Learn more about Professor Sinclair’s book here.

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Posted in Choice Myth, Events, Ideology, Politics, SALMS | Leave a Comment »

Todd Rogers on “The Psychology of the Politics of Politics” – Today!

Posted by The Situationist Staff on October 18, 2012

Mind Sciences & the Election
“The Psychology of the Politics of Politics”
Dr. Todd Rogers (Kennedy School)
Thursday, Oct. 18, 12 p.m.
Austin North
Free pizza lunch!

Dr. Rogers will discuss research on two aspects of the politics of politics.  First, he will share a series of large field experiments (involving hundreds of thousands of people) exploring how behavior change insights from psychology can be used to increase the impact of get-out-the-vote efforts, and understand why people fail to vote.  These are now best practices in many practitioner circles, so this research will help you better understand the logic behind voter mobilization efforts in which you have been involved.  Second, Dr. Rogers will present a series of experiments exploring the cognitive reasons why politicians can dodge questions they are asked without voters noticing or punishing them for their evasiveness.  This work concludes with a practical intervention for preventing artful dodging.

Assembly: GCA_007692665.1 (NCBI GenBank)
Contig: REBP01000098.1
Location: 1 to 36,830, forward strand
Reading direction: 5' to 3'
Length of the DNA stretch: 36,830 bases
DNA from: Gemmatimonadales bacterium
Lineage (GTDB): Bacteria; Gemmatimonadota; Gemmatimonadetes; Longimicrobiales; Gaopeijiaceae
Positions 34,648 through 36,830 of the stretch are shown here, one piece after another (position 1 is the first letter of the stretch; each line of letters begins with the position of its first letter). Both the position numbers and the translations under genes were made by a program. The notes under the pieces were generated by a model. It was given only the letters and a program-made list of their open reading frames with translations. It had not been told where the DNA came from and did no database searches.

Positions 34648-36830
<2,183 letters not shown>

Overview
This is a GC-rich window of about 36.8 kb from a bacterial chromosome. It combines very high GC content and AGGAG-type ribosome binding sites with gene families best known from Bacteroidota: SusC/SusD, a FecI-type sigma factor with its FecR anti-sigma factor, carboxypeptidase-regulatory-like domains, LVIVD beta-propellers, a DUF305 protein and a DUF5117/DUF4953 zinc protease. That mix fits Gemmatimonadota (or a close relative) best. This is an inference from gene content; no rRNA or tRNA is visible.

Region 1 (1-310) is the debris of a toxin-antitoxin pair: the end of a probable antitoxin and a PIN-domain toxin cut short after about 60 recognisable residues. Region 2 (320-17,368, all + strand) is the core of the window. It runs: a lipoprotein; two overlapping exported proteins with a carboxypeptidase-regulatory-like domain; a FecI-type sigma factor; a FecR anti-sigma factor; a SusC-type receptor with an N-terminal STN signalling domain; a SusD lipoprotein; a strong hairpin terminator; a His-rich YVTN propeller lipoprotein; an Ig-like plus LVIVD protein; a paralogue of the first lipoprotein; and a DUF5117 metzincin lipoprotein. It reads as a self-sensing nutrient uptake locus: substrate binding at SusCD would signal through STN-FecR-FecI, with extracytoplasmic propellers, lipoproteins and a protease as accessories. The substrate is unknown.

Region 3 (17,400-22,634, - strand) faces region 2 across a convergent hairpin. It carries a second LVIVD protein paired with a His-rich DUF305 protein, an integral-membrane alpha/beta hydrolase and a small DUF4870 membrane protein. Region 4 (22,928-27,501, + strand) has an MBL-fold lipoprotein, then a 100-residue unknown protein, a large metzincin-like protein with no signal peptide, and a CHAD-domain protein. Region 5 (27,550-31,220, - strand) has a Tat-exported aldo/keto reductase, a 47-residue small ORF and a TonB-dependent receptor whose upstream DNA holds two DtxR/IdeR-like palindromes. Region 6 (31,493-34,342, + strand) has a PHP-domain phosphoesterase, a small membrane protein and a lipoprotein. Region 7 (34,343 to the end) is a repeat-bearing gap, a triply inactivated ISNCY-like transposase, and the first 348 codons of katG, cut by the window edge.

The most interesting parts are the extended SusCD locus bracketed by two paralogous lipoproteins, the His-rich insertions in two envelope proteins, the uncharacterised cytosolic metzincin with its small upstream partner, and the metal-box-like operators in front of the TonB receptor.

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Posted in Events, Ideology, Politics, SALMS | Leave a Comment »

SALMS Fall Speaker Series

Posted by The Situationist Staff on October 3, 2012

SALMS is excited to announce its Speakers Series slate for Fall 2012. All of the following talks will take place at noon in Austin North unless otherwise noted.
  • Jon Hanson, Harvard Law School, “What Is ‘Law and Mind Sciences’ and Why Does It Matter?” – Monday, Sept. 24, Austin East
  • George Marcus, Williams College Political Science, “Conventional Wisdoms Versus Affective Intelligence: How Elections Are Really Won and Lost” — Thursday, Oct. 4
  • Ryan Enos, Harvard University Government, “Mitt Romney Is Really, Really Good Looking: Do Attractiveness and Other Trivial Things Affect Elections?” — Thursday, Oct. 11
  • Todd Rogers, Harvard Kennedy School, “The Psychology of the Politics of Politics” — Thursday, Oct. 18
  • Betsy Sinclair, University of Chicago Political Science, “The Social Citizen” — Thursday, Oct. 25
The four October events are part of a special speaker series, Mind Sciences & the Election, cosponsored by HLS Republicans, HLS Democrats, and HLS American Constitution Society.

Posted in Events, Ideology, Politics, SALMS, Social Psychology | Leave a Comment »

The Situation of Political Yard Signage

Posted by The Situationist Staff on October 2, 2012